Gov. Bryant appoints ex-staffer and ‘millennial’ Shad White as state auditor

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Mississippi Center for Public Policy

Gov. Phil Bryant announced on Friday he would appoint Shad White as the state’s next state auditor.

Shad White, 32, a former Rhodes Scholar and Harvard law school graduate, was appointed Friday by Gov. Phil Bryant to replace outgoing state Auditor Stacey Pickering.

“He is a millennial who came back from Oxford England” where he studied as a Rhodes Scholar and earned a master’s degree in economics history, the governor said. Bryant added that he was influenced by the fact that White turned down the potential “of earning a lot of money in New York” to return to his native Mississippi and engage in public service.

White had previously worked for the governor, including managing his 2015 re-election campaign, and was currently serving as the director of the conservative-leaning Mississippi Justice Institute and lead attorney for the Mississippi Center for Public Policy. He also is a graduate of the University of Mississippi and was appointed as a special prosecutor in Rankin County.

“Shad’s credentials and ability are without question,” Bryant said. “He has proven himself a champion of limited and efficient government that serves the taxpayers. He is the perfect fit for this important office, and I am pleased he has accepted this appointment.”

Bryant made the announcement Friday at the Governor’s Mansion — in the same room where in October 1996 then-Gov. Kirk Fordice named Bryant, a state House member from Rankin County, to fill the vacant auditor’s post.

Bryant acknowledged the symmetry, though, in 1996 Bryan previously had run for elected office. White has never run for public office. White said his last successful campaign was for class favorite at Northeast Jones High School in 2003. His next campaign will be in 2019 for a full four-year term as auditor – one of eight statewide elected posts in Mississippi.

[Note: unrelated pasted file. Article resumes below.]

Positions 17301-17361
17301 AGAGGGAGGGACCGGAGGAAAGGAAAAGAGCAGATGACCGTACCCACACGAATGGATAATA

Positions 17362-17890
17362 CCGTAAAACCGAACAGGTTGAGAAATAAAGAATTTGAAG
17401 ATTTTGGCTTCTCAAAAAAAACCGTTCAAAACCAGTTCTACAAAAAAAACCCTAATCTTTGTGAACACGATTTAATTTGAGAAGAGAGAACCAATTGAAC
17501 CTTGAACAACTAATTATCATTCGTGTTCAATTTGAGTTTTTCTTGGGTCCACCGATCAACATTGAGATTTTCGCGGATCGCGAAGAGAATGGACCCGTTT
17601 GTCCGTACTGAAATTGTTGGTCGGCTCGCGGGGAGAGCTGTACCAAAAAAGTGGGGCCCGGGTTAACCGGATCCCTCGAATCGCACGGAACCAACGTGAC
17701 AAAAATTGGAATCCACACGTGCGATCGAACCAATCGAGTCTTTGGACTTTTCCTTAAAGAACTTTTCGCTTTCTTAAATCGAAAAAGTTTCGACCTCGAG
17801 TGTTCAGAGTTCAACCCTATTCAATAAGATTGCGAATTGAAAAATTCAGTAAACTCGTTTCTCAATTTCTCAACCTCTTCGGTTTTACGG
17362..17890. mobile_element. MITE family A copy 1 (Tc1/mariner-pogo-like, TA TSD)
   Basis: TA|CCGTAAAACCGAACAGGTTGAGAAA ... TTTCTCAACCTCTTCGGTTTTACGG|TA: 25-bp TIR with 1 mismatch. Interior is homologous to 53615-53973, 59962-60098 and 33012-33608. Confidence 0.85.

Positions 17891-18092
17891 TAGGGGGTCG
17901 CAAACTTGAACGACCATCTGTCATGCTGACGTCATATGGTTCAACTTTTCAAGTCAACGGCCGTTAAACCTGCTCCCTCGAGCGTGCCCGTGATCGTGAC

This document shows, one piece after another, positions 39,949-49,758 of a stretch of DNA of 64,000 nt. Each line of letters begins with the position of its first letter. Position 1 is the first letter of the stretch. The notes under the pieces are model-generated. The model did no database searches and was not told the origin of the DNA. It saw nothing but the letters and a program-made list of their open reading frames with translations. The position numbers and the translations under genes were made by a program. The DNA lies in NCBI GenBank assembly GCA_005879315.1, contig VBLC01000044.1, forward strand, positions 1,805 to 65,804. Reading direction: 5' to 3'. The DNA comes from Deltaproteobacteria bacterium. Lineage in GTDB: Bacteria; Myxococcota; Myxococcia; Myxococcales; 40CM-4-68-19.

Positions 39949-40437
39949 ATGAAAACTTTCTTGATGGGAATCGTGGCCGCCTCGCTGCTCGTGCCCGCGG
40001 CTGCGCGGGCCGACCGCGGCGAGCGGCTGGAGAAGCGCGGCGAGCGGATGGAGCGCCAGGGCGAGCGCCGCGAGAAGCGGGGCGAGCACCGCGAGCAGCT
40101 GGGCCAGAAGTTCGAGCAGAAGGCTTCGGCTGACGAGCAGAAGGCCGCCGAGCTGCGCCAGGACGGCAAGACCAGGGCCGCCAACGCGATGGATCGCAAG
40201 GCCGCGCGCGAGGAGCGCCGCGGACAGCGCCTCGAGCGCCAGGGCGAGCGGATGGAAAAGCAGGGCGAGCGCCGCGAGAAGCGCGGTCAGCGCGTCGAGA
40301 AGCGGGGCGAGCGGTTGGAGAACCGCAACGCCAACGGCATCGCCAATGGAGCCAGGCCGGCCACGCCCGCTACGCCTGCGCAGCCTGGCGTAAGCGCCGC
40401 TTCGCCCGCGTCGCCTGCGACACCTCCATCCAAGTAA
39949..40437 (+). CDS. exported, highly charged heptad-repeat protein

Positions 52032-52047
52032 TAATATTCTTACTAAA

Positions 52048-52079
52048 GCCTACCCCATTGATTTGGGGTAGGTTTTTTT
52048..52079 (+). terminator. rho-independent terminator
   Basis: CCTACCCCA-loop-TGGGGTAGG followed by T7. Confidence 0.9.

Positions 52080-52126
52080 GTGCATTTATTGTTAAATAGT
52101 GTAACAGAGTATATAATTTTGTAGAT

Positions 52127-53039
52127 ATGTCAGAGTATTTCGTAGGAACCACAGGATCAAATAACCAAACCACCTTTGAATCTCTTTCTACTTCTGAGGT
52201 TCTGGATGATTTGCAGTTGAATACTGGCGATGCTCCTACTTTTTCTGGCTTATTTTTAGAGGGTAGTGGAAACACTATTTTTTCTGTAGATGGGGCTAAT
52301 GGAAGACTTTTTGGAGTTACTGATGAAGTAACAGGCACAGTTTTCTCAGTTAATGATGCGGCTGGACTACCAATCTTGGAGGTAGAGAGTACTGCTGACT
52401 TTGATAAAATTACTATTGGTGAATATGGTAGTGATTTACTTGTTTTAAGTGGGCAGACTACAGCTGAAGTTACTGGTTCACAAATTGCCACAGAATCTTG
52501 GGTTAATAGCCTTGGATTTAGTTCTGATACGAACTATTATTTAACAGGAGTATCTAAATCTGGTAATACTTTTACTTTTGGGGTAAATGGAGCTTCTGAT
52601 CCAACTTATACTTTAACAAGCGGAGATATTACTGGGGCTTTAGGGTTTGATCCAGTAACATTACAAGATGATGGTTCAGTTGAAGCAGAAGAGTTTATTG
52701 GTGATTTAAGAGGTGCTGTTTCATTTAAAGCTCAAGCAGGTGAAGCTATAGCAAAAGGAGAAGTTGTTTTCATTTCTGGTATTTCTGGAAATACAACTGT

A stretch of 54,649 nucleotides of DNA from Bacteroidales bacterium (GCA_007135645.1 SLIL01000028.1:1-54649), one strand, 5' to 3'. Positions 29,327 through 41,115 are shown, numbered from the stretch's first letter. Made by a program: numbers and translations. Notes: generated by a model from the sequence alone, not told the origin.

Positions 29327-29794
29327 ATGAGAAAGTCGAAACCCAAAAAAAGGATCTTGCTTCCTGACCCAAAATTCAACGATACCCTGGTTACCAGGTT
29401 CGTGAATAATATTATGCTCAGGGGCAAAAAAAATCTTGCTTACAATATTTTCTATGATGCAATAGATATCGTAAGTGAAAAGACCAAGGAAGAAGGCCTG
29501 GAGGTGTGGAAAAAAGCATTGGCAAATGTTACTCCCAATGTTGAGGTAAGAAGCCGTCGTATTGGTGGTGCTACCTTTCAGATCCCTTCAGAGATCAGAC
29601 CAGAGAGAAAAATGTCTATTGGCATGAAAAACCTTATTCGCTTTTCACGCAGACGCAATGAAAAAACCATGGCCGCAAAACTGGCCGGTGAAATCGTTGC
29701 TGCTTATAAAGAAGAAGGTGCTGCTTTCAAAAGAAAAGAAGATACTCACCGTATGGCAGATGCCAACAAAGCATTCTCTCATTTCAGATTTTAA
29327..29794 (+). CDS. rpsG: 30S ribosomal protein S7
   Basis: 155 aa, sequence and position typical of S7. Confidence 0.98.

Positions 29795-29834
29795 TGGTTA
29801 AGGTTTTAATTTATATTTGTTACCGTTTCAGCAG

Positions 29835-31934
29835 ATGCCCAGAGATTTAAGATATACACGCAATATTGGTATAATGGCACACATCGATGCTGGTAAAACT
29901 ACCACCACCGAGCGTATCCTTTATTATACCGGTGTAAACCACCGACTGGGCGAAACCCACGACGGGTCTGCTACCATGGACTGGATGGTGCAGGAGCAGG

“I’m honored by the faith Gov. Bryant has placed in me with this appointment,” said White, a native of tiny Sandersville where his father is the mayor and is the person he said taught him the importance of public service.

He added, “I’m looking forward to being the watchdog of (taxpayers’)  hard-earned dollars. I’ve committed to the governor and will commit to Mississippians that I’ll bring every ounce of energy I have and whatever talent God gave me to do this the right way.

“I’ll always tell you the truth, even if the truth is uncomfortable. I’ll always treat our public officials fairly, and I’ll do everything in my power to make sure Mississippi’s future is free from corruption.”

White acknowledged he approached the governor about the vacancy created when Pickering, a fellow Jones Countian, resigned to become executive director of the state’s Veterans Affairs Board. The governor said other seasoned politicians expressed interest in the position of auditor, but he believed that White was “uniquely qualified” for the post.

Since 1996, just four statewide elected officials had resigned before their terms had expired. Three of those four times, Mississippi governors filled those spots with other elected officials.

Bryant also bucked convention in April by appointing Agriculture Commissioner Cindy Hyde-Smith to the U.S. Senate to replace retiring Sen. Thad Cochran.

White is the youngest statewide officer in recent memory. Ray Mabus was 35 in 1983 when he was elected to the post of auditor, as was Mike Moore when he was elected attorney general in 1987. Dick Molpus was 34 when he was elected secretary of state in 1983.